By William S. Lind, The American Conservative
In the 1930s, a minor British novelist started writing a new book, which was not a novel. Instead, William Gerhardie proposed a theory of history he called “God’s Fifth Column,” which was also his book’s title. His theory was that, just at the point where everyone who was anyone agreed events would go in a certain direction, they instead headed off on a wild, wholly unpredicted tangent.
Gerhardie was inspired by the events of 1914 and their catastrophic consequences, in which we are still enmeshed. Prior to Archduke Franz Ferdinand’s ill-timed trip to Sarajevo—the head of Serbian military intelligence had multiple assassins positioned there—the elite consensus was that another great European war simply was not possible. All the powers’ economies were too intertwined. International trade was essential. Everyone’s stock market would collapse, banks would fail, there would be riots in the streets. Within Europe, the labor market was international; one German soldier taken early in the war said to his British captors, “I hope this is over soon so I can get back to my job driving a cab in Liverpool.” But war came anyway, though no one wanted it, or, afterward, could explain why it had been fought. And the Christian West died in the mud of Flanders and Galicia.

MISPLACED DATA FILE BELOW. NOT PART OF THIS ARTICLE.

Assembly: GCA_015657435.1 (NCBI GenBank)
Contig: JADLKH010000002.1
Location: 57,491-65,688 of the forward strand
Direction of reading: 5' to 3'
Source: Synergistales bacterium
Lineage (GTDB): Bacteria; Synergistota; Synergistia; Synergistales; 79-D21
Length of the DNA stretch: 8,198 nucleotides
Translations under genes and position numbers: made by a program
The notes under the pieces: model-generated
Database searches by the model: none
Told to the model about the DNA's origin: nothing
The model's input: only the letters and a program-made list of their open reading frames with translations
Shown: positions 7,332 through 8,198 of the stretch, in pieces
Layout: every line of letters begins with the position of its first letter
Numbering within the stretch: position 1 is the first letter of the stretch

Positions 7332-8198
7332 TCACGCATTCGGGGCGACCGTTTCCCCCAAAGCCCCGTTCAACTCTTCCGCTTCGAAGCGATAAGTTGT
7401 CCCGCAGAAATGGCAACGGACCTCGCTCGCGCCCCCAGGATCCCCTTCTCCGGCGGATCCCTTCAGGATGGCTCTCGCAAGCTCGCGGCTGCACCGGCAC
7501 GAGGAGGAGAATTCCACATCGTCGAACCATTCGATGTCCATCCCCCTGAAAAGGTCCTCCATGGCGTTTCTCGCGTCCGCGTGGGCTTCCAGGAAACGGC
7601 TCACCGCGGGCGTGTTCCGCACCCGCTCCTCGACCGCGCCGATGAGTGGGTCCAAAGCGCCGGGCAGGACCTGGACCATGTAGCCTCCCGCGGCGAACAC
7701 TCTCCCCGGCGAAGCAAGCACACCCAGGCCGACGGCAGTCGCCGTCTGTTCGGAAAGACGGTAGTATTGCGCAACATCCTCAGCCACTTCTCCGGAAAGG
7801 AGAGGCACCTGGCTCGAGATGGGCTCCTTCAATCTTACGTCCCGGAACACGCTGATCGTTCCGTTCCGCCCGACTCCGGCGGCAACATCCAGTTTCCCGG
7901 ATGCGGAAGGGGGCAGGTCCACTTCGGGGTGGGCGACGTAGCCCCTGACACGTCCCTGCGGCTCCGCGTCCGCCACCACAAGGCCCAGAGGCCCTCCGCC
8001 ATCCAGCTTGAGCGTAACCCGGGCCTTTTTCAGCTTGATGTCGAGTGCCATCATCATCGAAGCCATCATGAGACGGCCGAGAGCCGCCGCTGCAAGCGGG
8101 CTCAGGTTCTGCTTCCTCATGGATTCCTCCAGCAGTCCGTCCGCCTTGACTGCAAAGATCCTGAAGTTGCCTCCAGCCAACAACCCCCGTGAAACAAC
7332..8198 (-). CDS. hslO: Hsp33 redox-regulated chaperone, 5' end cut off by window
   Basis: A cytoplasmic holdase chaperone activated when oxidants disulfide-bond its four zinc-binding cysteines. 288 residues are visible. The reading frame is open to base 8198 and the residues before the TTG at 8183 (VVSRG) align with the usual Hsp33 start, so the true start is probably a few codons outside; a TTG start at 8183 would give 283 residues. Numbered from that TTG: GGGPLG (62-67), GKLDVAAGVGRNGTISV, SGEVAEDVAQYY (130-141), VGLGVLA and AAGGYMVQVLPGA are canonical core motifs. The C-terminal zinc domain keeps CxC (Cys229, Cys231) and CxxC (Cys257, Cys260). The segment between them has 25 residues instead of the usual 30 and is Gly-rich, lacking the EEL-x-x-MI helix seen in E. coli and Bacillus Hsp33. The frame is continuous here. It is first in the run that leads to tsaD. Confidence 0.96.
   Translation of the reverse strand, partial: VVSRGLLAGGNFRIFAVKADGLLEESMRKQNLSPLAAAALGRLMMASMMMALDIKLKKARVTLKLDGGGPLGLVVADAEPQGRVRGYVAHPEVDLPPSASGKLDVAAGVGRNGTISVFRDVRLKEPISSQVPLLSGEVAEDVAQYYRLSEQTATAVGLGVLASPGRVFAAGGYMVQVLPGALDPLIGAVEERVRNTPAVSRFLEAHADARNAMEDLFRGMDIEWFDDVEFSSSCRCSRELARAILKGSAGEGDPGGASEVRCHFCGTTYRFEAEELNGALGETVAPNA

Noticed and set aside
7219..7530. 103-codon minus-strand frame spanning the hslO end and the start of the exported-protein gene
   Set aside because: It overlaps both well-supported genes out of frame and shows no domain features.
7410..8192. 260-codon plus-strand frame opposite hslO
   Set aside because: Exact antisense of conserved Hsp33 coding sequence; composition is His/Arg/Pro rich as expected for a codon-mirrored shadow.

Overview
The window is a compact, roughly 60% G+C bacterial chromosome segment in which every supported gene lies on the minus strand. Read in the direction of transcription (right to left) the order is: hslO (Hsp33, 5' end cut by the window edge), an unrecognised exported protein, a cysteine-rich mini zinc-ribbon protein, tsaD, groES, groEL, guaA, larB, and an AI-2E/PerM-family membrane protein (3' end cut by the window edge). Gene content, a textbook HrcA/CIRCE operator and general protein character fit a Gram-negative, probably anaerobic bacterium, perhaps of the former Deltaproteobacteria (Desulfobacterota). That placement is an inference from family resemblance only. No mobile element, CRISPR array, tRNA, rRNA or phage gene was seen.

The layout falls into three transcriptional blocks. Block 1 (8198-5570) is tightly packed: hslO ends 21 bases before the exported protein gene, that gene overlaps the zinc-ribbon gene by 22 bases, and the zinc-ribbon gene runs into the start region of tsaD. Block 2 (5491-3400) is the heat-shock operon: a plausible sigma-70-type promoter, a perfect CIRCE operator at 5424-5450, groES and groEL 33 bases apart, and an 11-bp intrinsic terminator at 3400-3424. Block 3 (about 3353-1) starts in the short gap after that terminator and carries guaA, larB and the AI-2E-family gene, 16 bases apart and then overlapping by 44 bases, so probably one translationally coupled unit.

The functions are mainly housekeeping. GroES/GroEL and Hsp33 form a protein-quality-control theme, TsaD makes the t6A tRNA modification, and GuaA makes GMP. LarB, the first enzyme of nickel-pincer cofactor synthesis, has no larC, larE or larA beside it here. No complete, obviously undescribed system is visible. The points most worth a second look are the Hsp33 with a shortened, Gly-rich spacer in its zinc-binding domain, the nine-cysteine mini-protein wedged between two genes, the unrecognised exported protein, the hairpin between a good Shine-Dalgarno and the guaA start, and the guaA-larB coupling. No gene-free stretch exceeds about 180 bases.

Categories: History and Historiography